New Waterford museum celebrates death and its traditions in Ireland

New Waterford museum celebrates death and its traditions in Ireland.

The Irish Wake Museum officially opened its doors to the public on Friday, 16 June, and has styled itself as a museum which prides itself on being dedicated to the history of deaths and traditions in Ireland.

The new Irish Wake Museum is located in a building which was once a former almshouse in the city founded in the 15th century, whose primary focus was as a type of hospice which catered for up to 12 people at a time.

The Irish Wake Museum have also stated that they will generously donate €1 from every ticket sale to the Waterford Hospice Movement.

The Irish Wake Museum – celebrating death and its traditions in Ireland

The Irish Wake Museum.
Credit: Facebook/ Waterford Treasures

The Irish Wake Museum is dedicated to the history of deaths and its traditions in Ireland. It is the newest museum to open in Waterford’s famous tourist district.

Eamonn McEneaney, Director of the Waterford Treasurers group of museums, told RTÉ News about how the almshouse in which the new Irish Wake Museum is located was “all about doing good deeds”.

McEneaney explained that the new museum is the first of its kind in Ireland. As such, it is the first institution to have the main focus of commemorating death.

“If you look around here in Waterford, you have buildings all over which are associated with death.

“When we’re all at funerals, we all think, ‘that will be me someday in that coffin’, so it does remind us of our mortality, but we want to remind people of their own mortality in the museum as well, but say, look, ‘let’s get busy living’”.

This new Waterford museum celebrates death and its traditions in Ireland.
Credit: Facebook/ Waterford Treasures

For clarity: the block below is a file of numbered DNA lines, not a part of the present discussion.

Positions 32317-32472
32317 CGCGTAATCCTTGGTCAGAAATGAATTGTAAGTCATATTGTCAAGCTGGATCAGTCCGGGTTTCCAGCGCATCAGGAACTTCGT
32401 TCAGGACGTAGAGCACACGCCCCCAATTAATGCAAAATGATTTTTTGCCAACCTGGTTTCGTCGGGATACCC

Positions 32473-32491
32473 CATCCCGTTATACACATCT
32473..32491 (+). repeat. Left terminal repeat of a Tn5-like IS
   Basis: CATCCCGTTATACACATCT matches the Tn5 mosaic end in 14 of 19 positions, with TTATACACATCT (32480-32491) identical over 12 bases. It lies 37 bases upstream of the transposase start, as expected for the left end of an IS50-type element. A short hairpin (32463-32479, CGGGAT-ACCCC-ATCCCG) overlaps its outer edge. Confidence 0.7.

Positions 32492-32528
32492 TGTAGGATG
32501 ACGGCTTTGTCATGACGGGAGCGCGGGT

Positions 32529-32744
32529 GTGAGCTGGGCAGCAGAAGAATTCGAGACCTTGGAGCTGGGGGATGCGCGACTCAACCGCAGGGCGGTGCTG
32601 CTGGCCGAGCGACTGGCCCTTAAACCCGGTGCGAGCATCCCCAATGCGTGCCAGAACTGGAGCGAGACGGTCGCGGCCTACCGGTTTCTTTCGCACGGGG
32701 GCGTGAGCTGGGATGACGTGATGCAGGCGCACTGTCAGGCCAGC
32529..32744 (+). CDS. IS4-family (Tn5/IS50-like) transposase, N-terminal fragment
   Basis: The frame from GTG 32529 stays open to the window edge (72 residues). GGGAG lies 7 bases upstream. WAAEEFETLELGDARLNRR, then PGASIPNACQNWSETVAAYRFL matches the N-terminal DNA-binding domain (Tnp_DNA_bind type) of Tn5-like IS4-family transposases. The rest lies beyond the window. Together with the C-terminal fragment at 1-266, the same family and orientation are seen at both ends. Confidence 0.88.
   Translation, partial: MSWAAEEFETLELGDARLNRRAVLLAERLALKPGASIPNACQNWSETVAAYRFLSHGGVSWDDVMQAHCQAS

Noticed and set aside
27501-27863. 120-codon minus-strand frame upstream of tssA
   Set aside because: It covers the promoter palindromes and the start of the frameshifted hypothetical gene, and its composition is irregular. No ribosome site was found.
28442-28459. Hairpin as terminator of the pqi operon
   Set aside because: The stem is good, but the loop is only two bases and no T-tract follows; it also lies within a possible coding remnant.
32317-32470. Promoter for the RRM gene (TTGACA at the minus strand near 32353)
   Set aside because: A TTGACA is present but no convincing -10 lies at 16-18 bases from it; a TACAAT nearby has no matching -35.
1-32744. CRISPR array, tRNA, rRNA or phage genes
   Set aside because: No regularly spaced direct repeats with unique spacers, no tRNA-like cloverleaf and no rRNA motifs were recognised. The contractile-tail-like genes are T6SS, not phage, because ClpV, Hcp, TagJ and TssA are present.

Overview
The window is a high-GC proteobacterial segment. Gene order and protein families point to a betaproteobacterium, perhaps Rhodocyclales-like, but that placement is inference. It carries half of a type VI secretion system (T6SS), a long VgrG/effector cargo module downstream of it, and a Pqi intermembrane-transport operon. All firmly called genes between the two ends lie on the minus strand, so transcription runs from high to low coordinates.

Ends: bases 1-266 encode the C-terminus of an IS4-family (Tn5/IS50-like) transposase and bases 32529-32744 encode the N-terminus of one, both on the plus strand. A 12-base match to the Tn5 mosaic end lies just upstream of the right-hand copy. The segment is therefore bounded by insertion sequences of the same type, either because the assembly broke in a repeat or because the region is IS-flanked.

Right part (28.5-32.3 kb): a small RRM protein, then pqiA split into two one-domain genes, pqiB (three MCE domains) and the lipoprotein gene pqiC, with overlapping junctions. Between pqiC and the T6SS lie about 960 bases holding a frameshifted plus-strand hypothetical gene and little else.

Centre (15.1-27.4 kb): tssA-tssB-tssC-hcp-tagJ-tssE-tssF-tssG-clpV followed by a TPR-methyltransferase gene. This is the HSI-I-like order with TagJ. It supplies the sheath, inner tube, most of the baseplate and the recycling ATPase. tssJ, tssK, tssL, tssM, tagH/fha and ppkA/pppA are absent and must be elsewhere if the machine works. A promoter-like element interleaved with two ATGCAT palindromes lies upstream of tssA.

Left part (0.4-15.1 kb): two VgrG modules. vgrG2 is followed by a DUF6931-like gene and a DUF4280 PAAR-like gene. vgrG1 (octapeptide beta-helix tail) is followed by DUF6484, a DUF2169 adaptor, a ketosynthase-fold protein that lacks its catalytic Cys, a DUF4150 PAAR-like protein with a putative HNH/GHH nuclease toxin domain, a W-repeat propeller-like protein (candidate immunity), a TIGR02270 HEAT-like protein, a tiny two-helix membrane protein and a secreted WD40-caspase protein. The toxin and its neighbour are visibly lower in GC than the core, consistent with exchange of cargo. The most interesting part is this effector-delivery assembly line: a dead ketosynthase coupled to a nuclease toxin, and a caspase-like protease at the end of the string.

Upon its opening, the Irish Wake Museum has become the latest jewel in Waterford City’s crown of museums – the Waterford Treasures Museums.

The Waterford Treasures Museums are a collection of museums full of historical artefacts which provide visitors with an interesting look at the fascinating history that Ireland’s oldest city has to offer.

The museum’s collection is viewable across three venues. There’s the Medieval Museum, the Bishop’s Palace, the Irish Museum of Time, Reginald’s Tower and now the Irish Wake Museum.

Rosemary Ryan, the acting curator and manager of the Waterford Treasurers group of museums, talked about what’s in the museum.

“We’ve objects going back to the stone age, such as stone age axe heads, and we also have a bronze age funeral urn, where a cremated person’s ashes were buried, and bronze age axe heads accompanying, and we go right up to the 19th and 20th-century objects.

“We have probably the oldest death mask in Ireland, of Fr Luke Wadding, we have funeral mourning jewellery, we have mementos of different aspects of death,” she said.

Waterford – Ireland’s oldest city

Waterford is Ireland's oldest city.
Credit: Fáilte Ireland

Founded in 914 AD by Norwegian Vikings, Waterford City, at over 1100 years old, is Ireland’s oldest city.

Located in the southeast of Ireland in the province of Munster, Waterford is Ireland’s fifth most populous city. It is also the ninth most populous settlement on the island of Ireland.

Waterford is also very popular with tourists as, besides its museums, it also has many famous attractions to see.

For example, Waterford Crystal. It also boasts an excellent culinary and nightlife scene.

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